11.04.2005 | 20:25

M is for Melville

How can you tell that I've been stressed at work? I keep ordering books to comfort me. See, some people eat comfort food and some people order books. How does English-Klingon-Englus dictionary sound to you? Yes, I ordered that, too.

But how can you tell that I've been very stressed and very tired? The books stop coming because I'm too too busy to order them and at home I just try to remember to read few mailing lists, check a few blogs and tell myself to update my own blog.

Anyway, here's something from the "I'm not that stressed yet" period. (There's more.) I realised that I have a Melville gap in my bookshelf and ordered three books by Sally Melville at once. I got Sally Melville Styles (1998), The Knit Stitch (The Knitting Experience Book 1) (2002), and The Purl Stitch (The Knitting Experience Book 2) (2004).

Sally Melville Styles has designs that may look complicated at first. She uses many colours and patterns - and that's what the book is about: using leftover yarn. The designs have quite simple shapes but the ideas are great, especially the last section of the book that deals with using knitting as basis for weaving. So, first you knit and then you weave yarn and create patterns.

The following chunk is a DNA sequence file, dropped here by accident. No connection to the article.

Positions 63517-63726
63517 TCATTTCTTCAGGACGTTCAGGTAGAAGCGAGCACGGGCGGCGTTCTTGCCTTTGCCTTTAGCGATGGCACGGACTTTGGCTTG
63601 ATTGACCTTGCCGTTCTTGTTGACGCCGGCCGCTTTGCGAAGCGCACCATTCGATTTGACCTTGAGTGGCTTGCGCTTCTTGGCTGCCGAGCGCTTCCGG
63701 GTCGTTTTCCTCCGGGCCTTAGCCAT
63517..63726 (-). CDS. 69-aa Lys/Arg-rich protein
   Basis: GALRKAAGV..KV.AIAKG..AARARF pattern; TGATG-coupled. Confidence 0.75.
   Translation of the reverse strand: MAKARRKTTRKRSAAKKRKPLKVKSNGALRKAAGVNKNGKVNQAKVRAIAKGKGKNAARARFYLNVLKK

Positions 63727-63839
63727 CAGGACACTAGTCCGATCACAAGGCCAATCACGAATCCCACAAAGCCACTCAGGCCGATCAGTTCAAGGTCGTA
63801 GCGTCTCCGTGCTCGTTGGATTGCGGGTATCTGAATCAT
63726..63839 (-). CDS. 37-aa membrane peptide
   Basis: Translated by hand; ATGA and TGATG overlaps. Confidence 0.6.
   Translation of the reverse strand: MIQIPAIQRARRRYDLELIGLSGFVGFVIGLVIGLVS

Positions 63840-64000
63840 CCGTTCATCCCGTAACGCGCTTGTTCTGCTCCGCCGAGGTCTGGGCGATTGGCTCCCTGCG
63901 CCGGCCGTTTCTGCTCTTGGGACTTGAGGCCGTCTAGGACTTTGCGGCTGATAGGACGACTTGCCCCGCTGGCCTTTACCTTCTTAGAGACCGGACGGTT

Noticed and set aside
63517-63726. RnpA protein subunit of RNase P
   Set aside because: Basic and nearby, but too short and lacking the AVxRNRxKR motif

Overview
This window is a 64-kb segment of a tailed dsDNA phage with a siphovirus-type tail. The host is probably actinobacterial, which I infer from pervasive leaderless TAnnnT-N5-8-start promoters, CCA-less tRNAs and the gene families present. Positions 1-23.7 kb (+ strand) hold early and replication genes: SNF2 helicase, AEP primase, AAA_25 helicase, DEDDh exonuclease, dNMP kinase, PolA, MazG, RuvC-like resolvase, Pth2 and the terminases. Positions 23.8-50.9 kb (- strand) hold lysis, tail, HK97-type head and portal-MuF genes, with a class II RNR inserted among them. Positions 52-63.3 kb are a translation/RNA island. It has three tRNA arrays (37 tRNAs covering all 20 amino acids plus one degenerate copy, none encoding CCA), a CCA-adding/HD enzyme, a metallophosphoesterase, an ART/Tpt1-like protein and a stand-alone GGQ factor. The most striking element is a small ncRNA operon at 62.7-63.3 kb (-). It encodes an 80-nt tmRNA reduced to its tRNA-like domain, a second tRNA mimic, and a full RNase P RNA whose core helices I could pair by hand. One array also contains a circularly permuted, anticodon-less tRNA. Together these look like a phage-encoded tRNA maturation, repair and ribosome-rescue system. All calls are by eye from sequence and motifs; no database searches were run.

The use of colour is magnificent. The book also has a good introduction to colour theory and tells you how to pick your own colours so that they look good and harmonious. That was very interesting, since I've always been shy in combining colours.

The Knit Stitch - need I say more? It's the book with the famous Einstein jacket.

All the designs in the book are made using the knit stitch only. Of course, you knit back and forth, in the round, you increase and decrease and slip stitches and use colours, so it's not just plain boring garter stitch all the way.

The Purl Stitch is then the follow-up for The Knit Stitch and in the book the purl stitch is introduced, so the designs have ribbing and moss stitch and of course good old stockinette.

Both the knit and purl stitch books are thorough and have well illustrated tutorials and "learn to knit" sections as well as "how to fix mistakes" sections. I'd say that those books are good basic books for beginners but give something also to advanced knitters.

Oh, and did I say that I love the use of colours?

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